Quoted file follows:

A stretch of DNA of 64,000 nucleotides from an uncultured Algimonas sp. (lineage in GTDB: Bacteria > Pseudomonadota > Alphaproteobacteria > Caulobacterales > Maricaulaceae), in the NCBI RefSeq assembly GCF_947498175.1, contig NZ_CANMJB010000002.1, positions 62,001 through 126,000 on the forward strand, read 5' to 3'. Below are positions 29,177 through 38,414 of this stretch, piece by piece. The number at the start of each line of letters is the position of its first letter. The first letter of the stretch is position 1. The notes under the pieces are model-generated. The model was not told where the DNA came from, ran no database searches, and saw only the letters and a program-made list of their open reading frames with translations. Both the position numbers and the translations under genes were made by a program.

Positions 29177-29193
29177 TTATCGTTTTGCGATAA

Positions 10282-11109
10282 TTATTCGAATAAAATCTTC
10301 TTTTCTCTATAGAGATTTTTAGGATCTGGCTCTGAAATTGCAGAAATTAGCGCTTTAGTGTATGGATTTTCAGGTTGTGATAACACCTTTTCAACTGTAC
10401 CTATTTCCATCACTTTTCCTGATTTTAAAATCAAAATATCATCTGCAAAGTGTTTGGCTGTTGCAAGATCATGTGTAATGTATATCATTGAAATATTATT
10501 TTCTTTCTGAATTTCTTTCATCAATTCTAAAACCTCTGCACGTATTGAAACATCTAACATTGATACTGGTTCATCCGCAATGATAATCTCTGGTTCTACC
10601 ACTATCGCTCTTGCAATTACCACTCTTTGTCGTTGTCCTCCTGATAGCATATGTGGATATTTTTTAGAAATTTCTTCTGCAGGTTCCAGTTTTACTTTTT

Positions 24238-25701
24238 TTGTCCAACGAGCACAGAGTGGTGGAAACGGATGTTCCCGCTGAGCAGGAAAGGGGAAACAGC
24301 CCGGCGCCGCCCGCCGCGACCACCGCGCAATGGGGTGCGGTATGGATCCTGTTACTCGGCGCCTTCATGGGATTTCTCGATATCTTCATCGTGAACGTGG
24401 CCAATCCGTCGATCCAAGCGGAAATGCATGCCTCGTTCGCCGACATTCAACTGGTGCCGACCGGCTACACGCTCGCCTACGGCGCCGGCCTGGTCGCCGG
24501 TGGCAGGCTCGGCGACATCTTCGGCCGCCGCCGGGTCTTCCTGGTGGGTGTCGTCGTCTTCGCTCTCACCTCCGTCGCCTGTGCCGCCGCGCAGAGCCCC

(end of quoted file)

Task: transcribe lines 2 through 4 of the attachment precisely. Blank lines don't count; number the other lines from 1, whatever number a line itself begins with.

Positions 29177-29193
29177 TTATCGTTTTGCGATAA

Positions 10282-11109